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The Trump-Modi Playbook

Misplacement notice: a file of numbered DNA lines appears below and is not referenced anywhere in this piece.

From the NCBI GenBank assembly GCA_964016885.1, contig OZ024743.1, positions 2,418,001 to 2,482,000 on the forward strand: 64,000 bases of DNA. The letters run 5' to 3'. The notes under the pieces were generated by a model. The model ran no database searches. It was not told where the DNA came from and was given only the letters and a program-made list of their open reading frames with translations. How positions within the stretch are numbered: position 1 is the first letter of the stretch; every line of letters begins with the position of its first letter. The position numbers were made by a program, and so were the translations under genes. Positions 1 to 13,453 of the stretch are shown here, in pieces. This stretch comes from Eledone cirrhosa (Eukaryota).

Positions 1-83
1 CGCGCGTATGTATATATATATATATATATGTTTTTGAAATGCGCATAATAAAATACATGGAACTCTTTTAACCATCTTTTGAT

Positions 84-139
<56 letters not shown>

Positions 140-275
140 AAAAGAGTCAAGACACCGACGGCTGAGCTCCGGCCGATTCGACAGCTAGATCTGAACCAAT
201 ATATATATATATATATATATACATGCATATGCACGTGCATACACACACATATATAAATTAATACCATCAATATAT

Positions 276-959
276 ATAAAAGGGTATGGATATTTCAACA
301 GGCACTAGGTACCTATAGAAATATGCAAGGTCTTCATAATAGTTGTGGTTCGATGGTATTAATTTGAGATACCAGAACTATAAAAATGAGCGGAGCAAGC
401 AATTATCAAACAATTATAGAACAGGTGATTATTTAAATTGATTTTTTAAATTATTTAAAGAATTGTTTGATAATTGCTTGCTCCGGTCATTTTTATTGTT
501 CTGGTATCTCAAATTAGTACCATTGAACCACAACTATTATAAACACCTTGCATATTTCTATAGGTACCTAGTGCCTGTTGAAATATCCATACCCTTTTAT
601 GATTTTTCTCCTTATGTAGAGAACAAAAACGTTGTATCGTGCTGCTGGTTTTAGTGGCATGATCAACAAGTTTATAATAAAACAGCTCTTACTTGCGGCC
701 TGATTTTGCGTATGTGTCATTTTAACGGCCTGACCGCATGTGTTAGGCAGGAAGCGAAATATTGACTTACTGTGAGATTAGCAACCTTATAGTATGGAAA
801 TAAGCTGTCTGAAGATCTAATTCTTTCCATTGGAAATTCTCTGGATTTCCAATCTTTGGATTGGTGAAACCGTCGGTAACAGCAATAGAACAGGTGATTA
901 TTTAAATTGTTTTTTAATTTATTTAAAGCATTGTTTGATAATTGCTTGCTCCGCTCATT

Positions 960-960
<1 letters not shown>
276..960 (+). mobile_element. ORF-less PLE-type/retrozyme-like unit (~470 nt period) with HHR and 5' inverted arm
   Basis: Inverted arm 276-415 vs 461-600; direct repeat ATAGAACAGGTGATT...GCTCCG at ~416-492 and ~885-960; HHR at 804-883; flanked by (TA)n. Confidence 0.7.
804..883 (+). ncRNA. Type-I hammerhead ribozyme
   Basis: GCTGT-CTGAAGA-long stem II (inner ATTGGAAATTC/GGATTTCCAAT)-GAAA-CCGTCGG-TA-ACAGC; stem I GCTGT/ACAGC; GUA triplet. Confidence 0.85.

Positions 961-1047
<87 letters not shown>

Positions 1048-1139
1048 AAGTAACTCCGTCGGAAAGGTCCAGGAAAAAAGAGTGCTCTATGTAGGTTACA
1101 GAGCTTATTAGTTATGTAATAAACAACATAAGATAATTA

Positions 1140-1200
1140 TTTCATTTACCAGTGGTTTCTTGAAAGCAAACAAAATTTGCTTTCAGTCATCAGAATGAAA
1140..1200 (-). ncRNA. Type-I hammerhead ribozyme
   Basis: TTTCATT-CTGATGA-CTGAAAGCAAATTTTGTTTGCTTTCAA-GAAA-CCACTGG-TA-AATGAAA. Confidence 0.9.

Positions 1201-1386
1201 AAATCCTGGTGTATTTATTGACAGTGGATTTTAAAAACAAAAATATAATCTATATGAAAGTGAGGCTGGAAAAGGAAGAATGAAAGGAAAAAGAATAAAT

During his inaugural presidential visit to India, Donald Trump was greeted with a rally at the world’s largest cricket stadium. In an atmosphere reminiscent of a typical Trump event back home in the United States, he waxed lyrical about an electoral win. Only this time, he wasn’t referring to his own.“Last year, more than 600 million people went to the polls and gave him a landslide victory like no other, in the largest democratic election ever held anywhere on the face of the Earth,” Trump said of Indian Prime Minister Narendra Modi, addressing a crowd of more than 100,000 people in Ahmedabad, the first stop on his two-day tour of the country. Trump praised Modi for being an “exceptional leader” and a “very tough negotiator,” calling his ascent to the premiership an “incredible rise.”Trump has a well-documented affinity for his host, and it’s not hard to see why. The pair share a number of similarities, including a nativist governing philosophy and a strongman appeal. Perhaps their greatest commonality, though, is their adherence to a familiar autocratic playbook, the likes of which have been adopted by other democratically elected leaders around the world.[William J. Burns: The U.S.-India relationship is bigger than Trump and Modi]What makes an autocrat? In the most narrow sense, it is a ruler who governs with absolute power. Though neither Trump nor Modi can lay claim to exercising that kind of influence (both India and the U.S. have robust, albeit strained, democratic institutions), their illiberal tendencies offer some insight into what a democracy in autocratic transition might look like. As the leaders of the world’s two largest democracies, their shared disregard for norms, disdain for dissent (from the media and elsewhere), and dedication to strengthening their own executive power at the expense of state institutions designed to curb it have made them emblematic of the democratic deterioration that has been taking place in recent years.A mainstay of autocratic rule is the consolidation of executive power. In some countries, this tactic plays out in a sort of piecemeal way. For example, Trump’s bid to extend his presidential authority in the U.S. has steadily increased overtime, from his attempts to defy Congress and the Constitution over his hard-line immigration policies to his impeachment-spurring efforts to withhold congressionally approved military aid to Ukraine. In both cases, Trump’s rationale was largely the same: to invoke presidential privilege or, in autocratic speak, to declare himself constitutionally above the law. Similarly, Modi has tested the limits of his authority in India—most recently by unilaterally revoking the constitutionally enshrined autonomy of Jammu and Kashmir, India’s only Muslim-majority state; by establishing new limits on India’s citizenship laws that discriminate against Muslims; and by imposing violent crackdowns on protests across the country.This extension of executive power takes more blatant forms in other democratic countries, however. In Turkey, President Recep Tayyip Erdoğan has overseen a raft of reforms designed to grant him sweeping new powers, including the authority to appoint senior officials and declare states of emergency. In Poland, the ruling Law and Justice party has gone to great lengths to impose its authority over the country’s judicial system. And in the Philippines, President Rodrigo Duterte has bypassed due process altogether, overseeing a “war on drugs” in the country that has resulted in the extrajudicial killing of tens of thousands of people, according to rights groups.Another hallmark of autocratic rule is the repression of dissent—particularly that from the media. In the U.S., this has largely come in the form of the White House withholding press briefings and attacking news outlets and journalists perceived as critical. In India, the government’s relationship with the press has gone well beyond condemnation, with Modi opting to amend accreditation guidelines in order to weed out “fake news,” exacerbating self-censorship, and, in one case, even revoking a form of Indian citizenship from a critical journalist.Efforts to quell dissent have been no less prevalent in other democratic countries led by leaders with autocratic tendencies. In Brazil, President Jair Bolsonaro accused the media of “lying” about the scale of the widely documented Amazon fires last year and has threatened to withhold government advertising funds from outlets deemed to be publishing “fake news.” In Hungary, Prime Minister Viktor Orbán’s moves to subjugate the free press have included the establishment of a conglomerate of government-friendly outlets. The most severe examples, however, are in Turkey, which Erdoğan has transformed into the world’s largest jail for journalists, shedding any pretense of freedom of the press.But perhaps the most common trait among burgeoning autocrats in recent years is the growing appeal to populist and nationalist sentiment. This has been most pronounced in India through Modi’s efforts to transform the country from a secular democracy into a theocratic, nationalist one that dominates its minorities. In the U.S., Trump has made his nativist rhetoric about immigration a hallmark of his administration. And in Hungary, much of Orbán’s populist rhetoric against the “elites” has been leveled almost exclusively at one person in particular: the prominent Hungarian-born financier George Soros, who founded the vilified Central European University.[Read: How to build an autocracy]This “autocratization of democracies” hasn’t compelled any of these countries to renounce their democratic credentials, Shelley Inglis, the executive director of the University of Dayton’s Human Rights Center, told me. On the contrary, she said, many of these countries “firmly place their identity on [their] democratic structures,” adding that even countries regarded as more fragile democracies, such as Brazil and the Philippines, continue to tout their democratic identity. (This sets these countries apart from regimes such as China and North Korea, neither of which claims any sort of democratic legitimacy.)Nor have citizens of these countries necessarily turned on their leaders either. In the case of Trump and Modi, both remain relatively popular with their base despite political challenges at home (for Trump, impeachment; for Modi, the political fallout of his Hindu-nationalist project paired with an economic slowdown). Others, such as Duterte, remain wildly popular nationwide. When I asked Inglis whether this approval should register as tacit support for these leaders’ autocratic tendencies, she said it would be better to interpret it within the broader trust deficit in democratic institutions.[Read: This is how democracy dies]“There is an overall declining trust in institutions—in government, in civil society, in [the] media,” she said. “That makes it easier to somehow rationalize the behavior of leaders that would otherwise probably be more concerning.”